I’m a married Catholic priest who thinks priests shouldn’t get married

My wife and I, we have four children, all younger than 7. Ours is not a quiet house. Fathe Joshua Whitfield & his family

A house of screaming and a house of endless snot, it’s also a house of love, grown and multiplied every few years. In a house of little sleep, my hobby these days is simply to sit down; fellow parents know what I mean. Just like that loud and beautiful Kelly family gone viral out of South Korea recently, ours is a perfectly normal family; “normal” understood, of course, in relative terms. It’s both exhausting and energizing, and I wouldn’t trade it for anything. It is the form and gift of my life, my family.

But here’s what’s strange about us: I’m a Catholic priest. And that is, as you probably know, mostly a celibate species.

Now the discipline of celibacy, as a Christian practice, is an ancient tradition. Its origins belong to the very mists of early Christianity: to the deserts of Egyptian monasticism, the wilds of ancient Christian Syria, and to Luke’s gospel. For priests, celibacy has been the universal legal norm in the Catholic West since the 12th century and the de facto norm long before that. Saint Ambrose in the fourth century, for example, wrote about married priests, saying they were to be found only in “backwoods” churches, certainly not in the churches of Rome or Milan.

Yet there have always been, for good reasons, exceptions made, particularly for the sake of Christian unity. The Eastern Catholic Churches, for example, many with married priests, have since early modernity flourished in the Catholic Church. Likewise for me, a convert from Anglicanism. I’m able to be a Catholic priest because of the Pastoral Provision of Saint John Paul II, which was established in the early 1980s. This provision allows men like me, mostly converts from Anglicanism, to be ordained priests, yet only after receiving a dispensation from celibacy from the pope himself. The Ordinariate of the Chair of Saint Peter in the United States, established by Pope Benedict XVI to provide a path for Anglican communities to become Roman Catholic, is another instance of the Church making an exception, allowing for the same dispensations from celibacy to be granted to priests.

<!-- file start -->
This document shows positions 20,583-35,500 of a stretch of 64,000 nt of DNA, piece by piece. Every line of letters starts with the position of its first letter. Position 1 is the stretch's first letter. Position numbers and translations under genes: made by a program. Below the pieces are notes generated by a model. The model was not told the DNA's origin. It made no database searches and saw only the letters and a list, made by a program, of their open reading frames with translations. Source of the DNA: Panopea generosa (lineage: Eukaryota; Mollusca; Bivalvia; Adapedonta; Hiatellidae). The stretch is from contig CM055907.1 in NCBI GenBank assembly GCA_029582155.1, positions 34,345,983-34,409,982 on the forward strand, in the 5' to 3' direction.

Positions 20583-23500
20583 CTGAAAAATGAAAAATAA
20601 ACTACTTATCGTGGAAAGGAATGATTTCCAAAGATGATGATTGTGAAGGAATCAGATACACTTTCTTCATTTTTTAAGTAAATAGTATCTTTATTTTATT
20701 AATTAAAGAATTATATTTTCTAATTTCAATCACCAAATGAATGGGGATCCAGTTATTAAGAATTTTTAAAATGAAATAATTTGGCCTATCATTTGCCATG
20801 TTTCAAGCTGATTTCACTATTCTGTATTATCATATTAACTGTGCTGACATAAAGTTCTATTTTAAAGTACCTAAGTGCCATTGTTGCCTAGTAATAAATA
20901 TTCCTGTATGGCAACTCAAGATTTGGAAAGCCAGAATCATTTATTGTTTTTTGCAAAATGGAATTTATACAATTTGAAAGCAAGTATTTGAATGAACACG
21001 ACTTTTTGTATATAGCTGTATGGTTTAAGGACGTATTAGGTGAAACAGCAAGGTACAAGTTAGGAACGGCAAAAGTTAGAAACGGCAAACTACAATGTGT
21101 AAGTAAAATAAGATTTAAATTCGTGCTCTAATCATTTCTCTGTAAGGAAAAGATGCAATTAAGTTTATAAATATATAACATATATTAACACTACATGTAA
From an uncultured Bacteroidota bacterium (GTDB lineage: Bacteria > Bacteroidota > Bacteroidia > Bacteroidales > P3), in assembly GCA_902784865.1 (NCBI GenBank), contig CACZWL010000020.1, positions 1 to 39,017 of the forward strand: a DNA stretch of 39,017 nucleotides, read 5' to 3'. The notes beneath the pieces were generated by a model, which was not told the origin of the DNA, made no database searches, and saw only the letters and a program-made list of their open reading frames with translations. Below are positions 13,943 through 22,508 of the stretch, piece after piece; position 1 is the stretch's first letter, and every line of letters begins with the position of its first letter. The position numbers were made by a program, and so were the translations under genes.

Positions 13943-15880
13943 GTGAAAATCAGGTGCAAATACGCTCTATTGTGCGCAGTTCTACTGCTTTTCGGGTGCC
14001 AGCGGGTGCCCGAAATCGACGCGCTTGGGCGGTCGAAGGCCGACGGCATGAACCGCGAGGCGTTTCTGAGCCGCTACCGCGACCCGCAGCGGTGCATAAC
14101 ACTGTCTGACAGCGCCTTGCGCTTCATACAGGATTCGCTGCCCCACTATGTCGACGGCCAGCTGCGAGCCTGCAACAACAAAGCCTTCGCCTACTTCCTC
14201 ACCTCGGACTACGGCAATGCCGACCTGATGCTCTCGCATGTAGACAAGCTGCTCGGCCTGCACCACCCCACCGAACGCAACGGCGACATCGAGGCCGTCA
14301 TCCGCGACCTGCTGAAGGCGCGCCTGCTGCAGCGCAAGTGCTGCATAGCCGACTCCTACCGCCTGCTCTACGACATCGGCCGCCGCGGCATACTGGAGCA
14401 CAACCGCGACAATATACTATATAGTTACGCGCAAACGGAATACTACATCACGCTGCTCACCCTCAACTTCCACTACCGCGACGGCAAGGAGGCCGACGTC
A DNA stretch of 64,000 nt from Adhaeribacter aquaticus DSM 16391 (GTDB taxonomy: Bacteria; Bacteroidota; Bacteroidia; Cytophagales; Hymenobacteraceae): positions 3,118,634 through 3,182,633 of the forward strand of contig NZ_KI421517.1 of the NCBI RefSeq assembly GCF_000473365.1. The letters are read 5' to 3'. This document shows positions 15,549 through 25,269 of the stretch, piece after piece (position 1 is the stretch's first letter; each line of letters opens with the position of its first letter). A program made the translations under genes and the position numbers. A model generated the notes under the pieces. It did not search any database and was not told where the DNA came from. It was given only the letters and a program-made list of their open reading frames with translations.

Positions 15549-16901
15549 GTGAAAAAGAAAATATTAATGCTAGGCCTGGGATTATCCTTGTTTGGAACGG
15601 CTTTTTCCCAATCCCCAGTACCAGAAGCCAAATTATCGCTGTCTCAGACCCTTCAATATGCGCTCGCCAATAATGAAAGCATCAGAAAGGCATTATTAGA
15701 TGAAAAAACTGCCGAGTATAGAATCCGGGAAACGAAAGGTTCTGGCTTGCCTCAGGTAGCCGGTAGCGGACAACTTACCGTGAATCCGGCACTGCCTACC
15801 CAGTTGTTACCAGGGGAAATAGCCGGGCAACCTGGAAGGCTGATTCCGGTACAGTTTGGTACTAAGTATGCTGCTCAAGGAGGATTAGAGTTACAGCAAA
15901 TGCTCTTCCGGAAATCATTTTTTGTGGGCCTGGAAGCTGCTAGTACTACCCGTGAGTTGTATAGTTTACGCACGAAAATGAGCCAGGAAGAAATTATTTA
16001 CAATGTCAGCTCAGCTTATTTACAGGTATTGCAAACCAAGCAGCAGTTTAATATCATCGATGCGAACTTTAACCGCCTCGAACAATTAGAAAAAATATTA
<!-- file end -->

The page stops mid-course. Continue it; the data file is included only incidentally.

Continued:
But these are exceptions made, as I said, for the sake of Christian unity, because of Jesus’ final prayer that his disciples be “one.” They do not signal a change in the Catholic Church’s ancient discipline of clerical celibacy.

Now you might be surprised to know most married Catholic priests are staunch advocates of clerical celibacy. I, for one, don’t think the Church should change its discipline here. In fact, I think it would be a very bad idea. This brings me to my particular bête noire on the subject.

I get that I’m an ecclesiastical zoo exhibit. On my way to celebrate Mass in Saint Peter’s in Rome a few years ago, fully vested in my priestly robes, I had to push my boy in the stroller through that ancient basilica as we made our way to the altar. He had a broken leg, and Alli had the other kids to manage; and so there I was pushing the kid and the purse through Saint Peter’s, wide-eyed tourists’ mouths agape at the sight. It is indeed quite a sight, a life outside the norm.

Even in my own parish, visitors will sometimes sheepishly step forward with curious and concerned questions. “Are those your children?”, they’ll ask in whispered tones as if it’s something scandalous, as my kids hide underneath my vestments as if it’s something normal. A zoo exhibit as I said, but I’m happy talking about it, it’s not a problem. It’s just us: Fr. Whitfield, Alli, and all the kids. A perfectly normal, perfectly modern, joyful Catholic family.

But beyond the adorable spectacle, they are the assumptions which follow that frustrate me.

They are very few, of course, who refuse to accept me. Hardened idiosyncratic traditionalists who think they know better than the tradition itself sometimes call it heresy. This, of course, is nonsense; to which, when such rare criticisms reach me, I always simply invite them to take it up with the pope. He’s the one they should argue with, not me.

Most of the time, however, people see me as some sort of agent of change, the thin end of some wedge, some harbinger of a more enlightened, more modern church. Being a married priest, they assume I’m in favor of opening the priesthood to married men, in favor too perhaps of all sorts of other changes and innovations. This too is an assumption, and not a good one.